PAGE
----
Semester of Graduation
Master of Science in Civil Engineering (MSCE)
Civil and Environmental Engineering
The submergence of coastal wetlands in south Louisiana leaves communities, commerce, industry, and ecosystems vulnerable to extreme weather events and human and natural disasters. The state of Louisiana has developed a plan to mitigate coastal land loss and with the help of Louisiana State University and the Lower Mississippi River Physical Model, projects like large scale sediment diversions will be extensively tested and researched to ensure proper implementation and operation. Due to scaling and distortion of the physical model, complete similitude with its prototype is not expected and scale effects are anticipated to affect the hydrodynamics and, as a result, complete replication of sediment transport dynamics. The objective of this study is to qualitatively and quantitatively observe and analyze the hydrodynamics and hydraulics in a geometrically distorted river model by utilizing two flow visualization techniques - dye injection to investigate the assumption of Reynolds independence and particle image velocimetry (PIV) to investigate the impact of model distortion on 2-dimensional hydrodynamics. The results of the studies effectively answer the questions raised in the objective of this thesis. Dye injection studies show increasing levels of mixing and that 3-dimensional hydrodynamics are observable in the bends of the model river channel. Also, PIV-measured surface velocities show good agreement with theoretical values. These results are intended to help understand the limitations of the physical model so that the model results can be properly applied and, if necessary, modifications to the model can be made to improve the results. This understanding is critical to ensure that the results from this research tool are properly used to aid in river management and coastal restoration planning, design, and policies made by the Louisiana Coastal Protection and Restoration Authority.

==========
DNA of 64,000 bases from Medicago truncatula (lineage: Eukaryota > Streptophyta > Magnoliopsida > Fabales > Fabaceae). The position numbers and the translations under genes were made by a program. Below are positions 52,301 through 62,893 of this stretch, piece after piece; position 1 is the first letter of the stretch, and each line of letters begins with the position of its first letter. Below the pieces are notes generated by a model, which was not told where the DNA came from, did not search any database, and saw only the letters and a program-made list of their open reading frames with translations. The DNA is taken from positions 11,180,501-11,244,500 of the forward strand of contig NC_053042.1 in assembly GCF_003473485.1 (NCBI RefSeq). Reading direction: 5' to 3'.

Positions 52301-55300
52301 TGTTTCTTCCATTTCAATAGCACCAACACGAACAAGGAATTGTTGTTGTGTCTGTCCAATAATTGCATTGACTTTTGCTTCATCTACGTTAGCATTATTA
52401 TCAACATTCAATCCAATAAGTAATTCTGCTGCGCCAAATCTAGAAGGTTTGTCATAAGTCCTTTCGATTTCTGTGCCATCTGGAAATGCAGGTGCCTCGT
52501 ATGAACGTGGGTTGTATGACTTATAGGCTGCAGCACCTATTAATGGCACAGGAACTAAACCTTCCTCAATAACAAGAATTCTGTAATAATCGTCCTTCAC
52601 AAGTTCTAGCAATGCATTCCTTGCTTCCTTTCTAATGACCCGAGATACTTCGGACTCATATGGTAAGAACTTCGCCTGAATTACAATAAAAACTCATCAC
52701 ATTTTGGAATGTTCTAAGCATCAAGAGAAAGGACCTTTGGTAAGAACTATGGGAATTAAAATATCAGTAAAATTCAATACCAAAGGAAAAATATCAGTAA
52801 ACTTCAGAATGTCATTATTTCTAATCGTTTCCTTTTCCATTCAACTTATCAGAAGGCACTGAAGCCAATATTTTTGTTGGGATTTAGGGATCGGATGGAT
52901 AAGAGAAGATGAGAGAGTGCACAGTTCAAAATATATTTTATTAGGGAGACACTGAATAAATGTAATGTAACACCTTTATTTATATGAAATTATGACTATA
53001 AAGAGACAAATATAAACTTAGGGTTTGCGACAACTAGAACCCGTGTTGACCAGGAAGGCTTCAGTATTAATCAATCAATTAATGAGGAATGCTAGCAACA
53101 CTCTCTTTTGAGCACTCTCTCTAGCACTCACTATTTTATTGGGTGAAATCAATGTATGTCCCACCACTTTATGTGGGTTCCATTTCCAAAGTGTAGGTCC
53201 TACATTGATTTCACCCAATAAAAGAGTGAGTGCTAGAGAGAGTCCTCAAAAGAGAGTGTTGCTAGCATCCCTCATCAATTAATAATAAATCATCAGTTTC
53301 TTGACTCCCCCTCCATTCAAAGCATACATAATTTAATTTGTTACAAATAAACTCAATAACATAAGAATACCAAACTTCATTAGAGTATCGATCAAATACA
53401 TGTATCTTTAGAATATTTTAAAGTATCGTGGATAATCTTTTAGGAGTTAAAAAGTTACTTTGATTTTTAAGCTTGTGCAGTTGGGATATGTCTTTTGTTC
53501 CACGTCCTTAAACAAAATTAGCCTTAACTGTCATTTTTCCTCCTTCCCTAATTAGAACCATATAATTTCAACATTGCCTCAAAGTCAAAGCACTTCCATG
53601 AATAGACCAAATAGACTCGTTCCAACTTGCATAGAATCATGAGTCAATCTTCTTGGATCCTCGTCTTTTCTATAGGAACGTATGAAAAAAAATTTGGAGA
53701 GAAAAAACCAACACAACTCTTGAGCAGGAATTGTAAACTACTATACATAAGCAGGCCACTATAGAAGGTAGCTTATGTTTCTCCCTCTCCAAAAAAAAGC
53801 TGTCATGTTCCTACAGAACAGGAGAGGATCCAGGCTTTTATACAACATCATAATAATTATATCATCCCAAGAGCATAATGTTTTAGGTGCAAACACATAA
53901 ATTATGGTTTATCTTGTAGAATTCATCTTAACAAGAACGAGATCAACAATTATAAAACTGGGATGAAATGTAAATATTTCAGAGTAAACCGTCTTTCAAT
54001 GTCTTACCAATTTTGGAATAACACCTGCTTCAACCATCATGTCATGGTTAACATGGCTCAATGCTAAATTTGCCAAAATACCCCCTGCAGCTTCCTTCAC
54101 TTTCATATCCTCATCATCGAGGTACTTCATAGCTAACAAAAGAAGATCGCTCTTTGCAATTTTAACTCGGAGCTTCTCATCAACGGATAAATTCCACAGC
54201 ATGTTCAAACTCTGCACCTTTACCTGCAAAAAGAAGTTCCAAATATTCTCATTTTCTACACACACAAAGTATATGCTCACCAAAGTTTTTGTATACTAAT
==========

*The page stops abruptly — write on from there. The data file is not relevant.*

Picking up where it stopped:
Scott, Patrick, "Qualitative and Quantitative Flow Visualization Studies on a Distorted Hydraulic Physical Model" (2019). LSU Master's Theses. 4959.